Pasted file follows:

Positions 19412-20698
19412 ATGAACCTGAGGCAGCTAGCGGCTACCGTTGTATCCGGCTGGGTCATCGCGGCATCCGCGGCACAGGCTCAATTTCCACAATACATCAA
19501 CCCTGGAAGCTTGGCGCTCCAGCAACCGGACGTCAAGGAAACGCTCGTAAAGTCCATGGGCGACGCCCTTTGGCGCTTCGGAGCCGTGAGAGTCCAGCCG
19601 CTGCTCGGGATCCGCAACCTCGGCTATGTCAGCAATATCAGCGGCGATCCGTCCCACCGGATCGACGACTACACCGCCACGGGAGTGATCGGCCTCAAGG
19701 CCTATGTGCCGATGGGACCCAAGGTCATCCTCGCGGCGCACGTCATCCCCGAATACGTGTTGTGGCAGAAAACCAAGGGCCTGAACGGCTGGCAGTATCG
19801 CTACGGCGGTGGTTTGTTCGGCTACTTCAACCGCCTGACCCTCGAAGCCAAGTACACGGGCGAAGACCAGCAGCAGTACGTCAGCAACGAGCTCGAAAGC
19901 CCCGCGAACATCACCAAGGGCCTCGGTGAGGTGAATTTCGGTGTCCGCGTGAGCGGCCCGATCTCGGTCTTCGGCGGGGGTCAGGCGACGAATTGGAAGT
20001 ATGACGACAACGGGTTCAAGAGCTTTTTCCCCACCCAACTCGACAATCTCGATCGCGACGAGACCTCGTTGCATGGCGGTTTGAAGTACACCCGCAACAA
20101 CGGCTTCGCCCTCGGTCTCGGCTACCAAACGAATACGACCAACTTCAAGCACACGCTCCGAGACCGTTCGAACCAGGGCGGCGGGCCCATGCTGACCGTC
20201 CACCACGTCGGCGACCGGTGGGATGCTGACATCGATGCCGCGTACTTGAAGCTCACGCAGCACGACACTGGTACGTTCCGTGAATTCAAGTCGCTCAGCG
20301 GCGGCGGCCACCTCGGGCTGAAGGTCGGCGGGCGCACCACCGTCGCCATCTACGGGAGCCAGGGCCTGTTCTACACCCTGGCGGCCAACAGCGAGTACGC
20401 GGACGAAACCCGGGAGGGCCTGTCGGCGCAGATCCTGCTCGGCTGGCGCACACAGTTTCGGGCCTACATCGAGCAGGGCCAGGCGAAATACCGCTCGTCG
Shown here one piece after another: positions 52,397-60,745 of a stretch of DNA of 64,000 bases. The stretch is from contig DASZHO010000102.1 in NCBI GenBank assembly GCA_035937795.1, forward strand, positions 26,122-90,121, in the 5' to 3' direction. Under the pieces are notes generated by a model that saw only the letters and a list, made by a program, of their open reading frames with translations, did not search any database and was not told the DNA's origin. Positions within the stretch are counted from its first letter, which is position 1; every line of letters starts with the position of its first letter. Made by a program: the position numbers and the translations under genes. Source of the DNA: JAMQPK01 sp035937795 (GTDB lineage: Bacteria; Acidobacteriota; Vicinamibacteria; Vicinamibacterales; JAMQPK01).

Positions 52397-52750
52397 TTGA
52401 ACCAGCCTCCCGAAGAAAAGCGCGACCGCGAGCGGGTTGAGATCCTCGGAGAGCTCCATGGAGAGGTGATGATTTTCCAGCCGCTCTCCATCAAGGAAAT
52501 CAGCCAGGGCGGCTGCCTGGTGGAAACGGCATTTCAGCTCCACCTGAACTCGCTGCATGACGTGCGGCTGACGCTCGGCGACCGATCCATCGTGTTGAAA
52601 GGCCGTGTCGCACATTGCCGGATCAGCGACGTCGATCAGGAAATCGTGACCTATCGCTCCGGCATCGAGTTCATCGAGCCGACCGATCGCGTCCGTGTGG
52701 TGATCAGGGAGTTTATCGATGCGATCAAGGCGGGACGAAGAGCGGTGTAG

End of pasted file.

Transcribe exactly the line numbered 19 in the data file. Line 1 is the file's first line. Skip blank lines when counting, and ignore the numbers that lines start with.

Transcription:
52701 TGATCAGGGAGTTTATCGATGCGATCAAGGCGGGACGAAGAGCGGTGTAG